– Reach and Rotate Opener
– Waiter March
– Bretzel
– Lying Hamstring Stretch

“These are great to do before you hit the course or even while you’re at the course to stretch out,” says Townsend. “Sometimes in the middle of a round of golf, we will tighten up, especially if we’re using a golf cart, sitting a lot of the time. Simple stretching exercises can make a world of difference. If you’re not making a good turn, your backswing will be shorter, throwing off your timing.”

Tonal Exercises to Help Improve Your Golf Game

1. Assisted Squat

a man doing an assisted squat holding on to the side of a tonal

How to Do It: Start by facing Tonal with feet just wider than hip-width apart. With arms straight, grip each side of Tonal. Send your hips back like you’re sitting into a chair behind you and bend knees to lower into a squat. Press the floor away from you and squeeze the glutes to stand up tall. Repeat.

Why It Works: This modified squat still allows you to work the full body including the legs, core, back, shoulders, and arms. Strengthening the full body can help put more power behind your swing.

2. Goblet Squat

a woman doing a goblet squat

How to Do It: Hold the handle strap with your thumbs wrapped around the top and position it in front of your chest. Stand with feet shoulder-width apart and toes slightly turned out. Send your hips back and down like you’re sitting into a chair behind you and bend your knees to drop into a wide squat. Push the floor away from you and stand tall powering the hips toward Tonal and repeat.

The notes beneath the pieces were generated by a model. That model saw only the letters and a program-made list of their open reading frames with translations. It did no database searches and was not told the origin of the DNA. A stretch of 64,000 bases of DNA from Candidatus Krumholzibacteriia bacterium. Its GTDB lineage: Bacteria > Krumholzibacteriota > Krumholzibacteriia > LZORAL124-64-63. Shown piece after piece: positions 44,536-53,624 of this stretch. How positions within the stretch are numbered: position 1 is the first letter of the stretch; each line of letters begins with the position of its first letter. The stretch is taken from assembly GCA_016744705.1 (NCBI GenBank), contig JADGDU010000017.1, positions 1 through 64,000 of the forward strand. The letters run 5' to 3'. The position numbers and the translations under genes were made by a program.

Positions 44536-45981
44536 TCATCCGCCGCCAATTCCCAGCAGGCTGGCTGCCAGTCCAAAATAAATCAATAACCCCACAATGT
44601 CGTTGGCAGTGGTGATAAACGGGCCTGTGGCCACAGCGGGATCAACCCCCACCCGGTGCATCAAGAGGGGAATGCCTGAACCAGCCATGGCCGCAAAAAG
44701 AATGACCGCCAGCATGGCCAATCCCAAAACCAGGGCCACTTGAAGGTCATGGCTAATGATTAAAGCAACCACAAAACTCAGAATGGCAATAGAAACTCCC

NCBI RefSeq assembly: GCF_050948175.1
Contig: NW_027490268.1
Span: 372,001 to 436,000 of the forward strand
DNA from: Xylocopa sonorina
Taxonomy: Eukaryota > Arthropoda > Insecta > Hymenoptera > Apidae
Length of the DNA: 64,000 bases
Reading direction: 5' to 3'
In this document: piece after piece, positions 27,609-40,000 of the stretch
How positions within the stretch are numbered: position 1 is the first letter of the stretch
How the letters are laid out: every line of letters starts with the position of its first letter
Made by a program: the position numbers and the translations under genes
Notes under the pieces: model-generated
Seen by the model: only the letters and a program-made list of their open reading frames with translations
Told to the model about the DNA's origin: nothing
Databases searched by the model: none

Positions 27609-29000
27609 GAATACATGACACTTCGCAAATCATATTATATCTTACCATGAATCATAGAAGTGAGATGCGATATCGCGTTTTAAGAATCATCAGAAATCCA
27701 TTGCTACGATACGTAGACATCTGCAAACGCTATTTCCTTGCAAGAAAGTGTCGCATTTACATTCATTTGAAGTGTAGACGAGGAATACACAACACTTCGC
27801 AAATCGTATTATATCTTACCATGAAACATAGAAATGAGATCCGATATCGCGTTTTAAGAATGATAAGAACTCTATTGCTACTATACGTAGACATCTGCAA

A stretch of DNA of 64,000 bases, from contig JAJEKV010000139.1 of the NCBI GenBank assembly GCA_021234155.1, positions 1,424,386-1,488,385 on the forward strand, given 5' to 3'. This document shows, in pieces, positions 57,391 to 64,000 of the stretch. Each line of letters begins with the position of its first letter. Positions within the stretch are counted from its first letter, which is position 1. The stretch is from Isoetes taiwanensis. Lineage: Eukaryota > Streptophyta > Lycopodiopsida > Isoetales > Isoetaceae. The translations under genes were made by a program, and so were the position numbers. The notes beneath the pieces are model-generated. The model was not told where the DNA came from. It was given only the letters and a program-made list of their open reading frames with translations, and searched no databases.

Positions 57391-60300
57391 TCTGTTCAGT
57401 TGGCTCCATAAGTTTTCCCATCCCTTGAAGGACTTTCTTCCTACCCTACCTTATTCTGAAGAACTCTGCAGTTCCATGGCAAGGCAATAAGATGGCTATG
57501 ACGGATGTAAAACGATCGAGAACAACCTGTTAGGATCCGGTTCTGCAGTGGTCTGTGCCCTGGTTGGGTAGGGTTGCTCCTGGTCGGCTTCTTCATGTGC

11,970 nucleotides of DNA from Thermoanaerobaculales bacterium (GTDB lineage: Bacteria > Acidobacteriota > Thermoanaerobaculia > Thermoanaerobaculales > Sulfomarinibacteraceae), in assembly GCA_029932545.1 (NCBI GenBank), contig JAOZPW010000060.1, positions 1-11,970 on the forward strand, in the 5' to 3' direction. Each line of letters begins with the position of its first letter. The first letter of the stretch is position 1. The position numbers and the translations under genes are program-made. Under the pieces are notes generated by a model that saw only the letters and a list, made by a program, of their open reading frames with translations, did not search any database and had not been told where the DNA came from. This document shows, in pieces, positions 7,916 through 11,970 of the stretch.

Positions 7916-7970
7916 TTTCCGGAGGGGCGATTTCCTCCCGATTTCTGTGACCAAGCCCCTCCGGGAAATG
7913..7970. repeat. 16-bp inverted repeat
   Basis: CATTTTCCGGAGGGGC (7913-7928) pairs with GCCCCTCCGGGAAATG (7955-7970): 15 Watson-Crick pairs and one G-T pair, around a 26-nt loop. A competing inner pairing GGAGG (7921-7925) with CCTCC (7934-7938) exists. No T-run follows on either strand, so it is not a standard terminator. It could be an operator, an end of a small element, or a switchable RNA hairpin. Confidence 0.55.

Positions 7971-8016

Why It Works: “The squat is a full-body movement. Adding weight will help develop your legs, which power your drive,” says Townsend. “Plus, squats improve your overall strength and posture.” 

3. Barbell Deadlift

a woman doing a barbell deadlift

How to Do It: Stand with feet hip-width apart, laces lined up with the end of Tonal’s arms. Bend your knees slightly and send your hips back into a hinge position. Grab the bar with your hands outside your knees. Stand by pressing the floor away from you, pulling the bar up, and keeping your back as straight as a wall. Once at the top, keep your chest proud as you hinge at the hips with a slight bend in knees to return to the bottom position. Repeat.

Why It Works: “Because the legs are so important to help drive power, this exercise which works the back part of the body like the hamstrings and glutes, can help add distance to your swing,” says Townsend. “Strengthening the back can help with posture and keeping the body symmetrical, too.”

4. Rotational Chop

a woman doing a rotational chop with tonal

How to Do It: Stand with your left side to the Tonal, feet in a wide stance, and grab the ropes with both hands over your left shoulder. Rotate at the torso and bring the rope across your body and down toward your right hip like you’re buckling a seatbelt. As you rotate, press the floor away with your left foot and shift your weight onto the right leg. Bring the rope back to start as you sit into the inside hip and repeat.

Why It Works: This exercise helps you build both strength and stability through your golf swing. Learning to stabilize with added weight will allow you to use that extra energy and power on the links.